Water rates have risen in Mason City but according to City Clerk Gail Zoerb, almost no one is complaining. The higher water bills are paying for a solution to what could have been a catastrophe in the making. Mason City residents were using far more water than the old well could keep up with. The rusty, hole-filled well was on the brink of collapse leaving the community completely high and dry.
Mason City's water system, its well and its tower were older than dirt, claimed Mason City Utility/Maintance Manager Gary Zoerb, when asked when the original well and tower were built.
Mason Cityâ€™s water woes escalated when high demand put serious strain on their solitary well. Gary remarked that this small community of approximately 170 residents was consuming nearly 350,000 gallons per day. Seriously concerned if the well would continue to take the stress, the Mason City village board put a moratorium on water usage. Residents east of Main Street would be allowed to water their lawns on Monday, Wednesday, and Friday. Residents west of Main Street could water on Tuesday, Thursday, and Saturday with no one allowed to water on Sunday.
The moratorium cut water usage but was only a temporary solution. In 2006, Mason City received a grant for a planning study to determine how to fix water their problem. The study determined there was definitely a need for a new well. The village board voted to apply for a water grant, which they did with the help of Miller & Associates.
Mason City ultimately won the grant and in 2008 were awarded $943,00 from USDA Rural Development and the DED (Department of Economic Development) to construct a new municipal well, pump station and high pressure distribution loop, and to install a new water storage tank.
Part of the grant ($328,800) came in the form of a 40-year bond which would need to be paid back.
As part of the agreement accompanying the government grant money, the village was required to install meters on every property that would be using water. The USDA also established a recommended water usage rate residents would need pay for their water to ensure the bond was paid back on time.
As the meters were installed, Gary said he got on the phone and called everyone who had property to ask if they wanted water, and this included several owners who lived outside of Mason City. He said he contacted property owners in Kearney, California, and an owner in Idaho who has four properties in Mason City.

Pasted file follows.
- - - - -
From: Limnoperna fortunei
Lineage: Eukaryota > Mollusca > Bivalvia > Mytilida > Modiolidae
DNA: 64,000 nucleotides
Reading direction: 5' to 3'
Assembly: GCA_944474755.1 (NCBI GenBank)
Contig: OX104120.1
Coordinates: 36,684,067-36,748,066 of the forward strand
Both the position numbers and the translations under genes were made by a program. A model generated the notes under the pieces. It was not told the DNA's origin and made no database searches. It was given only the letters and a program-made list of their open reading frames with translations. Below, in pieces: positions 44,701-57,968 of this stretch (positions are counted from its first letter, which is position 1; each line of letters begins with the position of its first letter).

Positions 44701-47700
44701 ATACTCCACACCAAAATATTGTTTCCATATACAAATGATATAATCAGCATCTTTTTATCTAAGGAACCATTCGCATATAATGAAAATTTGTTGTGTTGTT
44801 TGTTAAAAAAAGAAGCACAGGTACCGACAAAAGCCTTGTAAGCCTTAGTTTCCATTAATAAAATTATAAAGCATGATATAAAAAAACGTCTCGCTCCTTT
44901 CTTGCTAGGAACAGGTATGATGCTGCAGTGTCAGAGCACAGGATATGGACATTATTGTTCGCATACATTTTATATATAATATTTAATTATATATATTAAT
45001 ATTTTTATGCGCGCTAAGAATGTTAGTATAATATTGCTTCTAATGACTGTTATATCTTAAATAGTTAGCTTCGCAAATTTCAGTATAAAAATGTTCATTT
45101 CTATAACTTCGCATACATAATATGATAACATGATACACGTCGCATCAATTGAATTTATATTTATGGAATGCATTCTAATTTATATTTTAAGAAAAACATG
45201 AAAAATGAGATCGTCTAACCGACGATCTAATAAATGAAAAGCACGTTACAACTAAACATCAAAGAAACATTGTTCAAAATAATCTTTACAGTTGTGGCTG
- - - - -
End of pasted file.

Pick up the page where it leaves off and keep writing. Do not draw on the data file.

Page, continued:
If the property owner wanted to have water, they would have to install a meter. No one would be allowed water without a meter.
This was something Gary and Gail emphasized several times throughout Tuesdayâ€™s interview with the Chief.
â€śEveryone who has water, has a meter,â€ť she said. â€śIf they donâ€™t have a meter, they donâ€™t have water.â€ť
The new water rate increased the household (and/or business) bill from a flat fee of $16 a month (plus 35 cents per head for any livestock over five head per property) to $20 a month base fee, plus one dollar per thousand gallons used.
â€śItâ€™s only right to pay for what you use,â€ť said Gail.
Even metered properties that have the water turned off still need to pay the base fee of $20. For example, the Zoerbs have four properties and pay for four meters plus usage even though not all of the properties are currently in use.
Gary originally estimated that most residents would pay approximately $25 a month with the new water rate plans when he made the calls. He said that almost no balked at accepting to have their places metered, even those with properties with no renters in place.
These fees have really helped, said Gail.
â€śIt takes everything we get to make the payments,â€ť she added.
With the grants in place, Mason City first installed the new well on Main Street to serve the entire community. When completed, they found they had enough grant money left over to replace the decades old well in the park. It was in the original plan to completely overhaul their 100-year-old water tower.
â€śAnd its a good thing we did,â€ť said Gary.
â€śWhen they pulled the old well, the casings had holes the size of a dime. And gobs of rust the size of my fist. It would have only been a matter of a year or two before we would have had to replace the well, and then we wouldnâ€™t have had the grant money. We really lucked out,â€ť he said.
The two wells now work in tandem to insure the village always is supplied with water no matter what the demand.
The metering process has been a long one. Although many of the meters were installed early in the process, they only becoming fully functional in January 2011. Gary reads the meters with an electronic meter reader, and those whose sensors have stopped working, Gary reads manually. Replacements have been ordered. He also watches out for any high usage and gives the property owner a call to make them aware of the situation, and rereads the meter to make sure it registered correctly.
â€śPeople have come to the realization that to keep the bill down, they will need to not have a leaky faucet,â€ť he said, adding that to date, they havenâ€™t had any outstanding water bills, nor any excessive usage.
Mason City resident Joan Cox said it has been nice to not have to worry about working out a schedule for watering around assigned days, especially for those who are gone quite a bit. She says she hasnâ€™t noticed that much of an increase, she has always been careful.
What is even nicer this year, she said, is that with the nice rains, she has hardly had to water at all.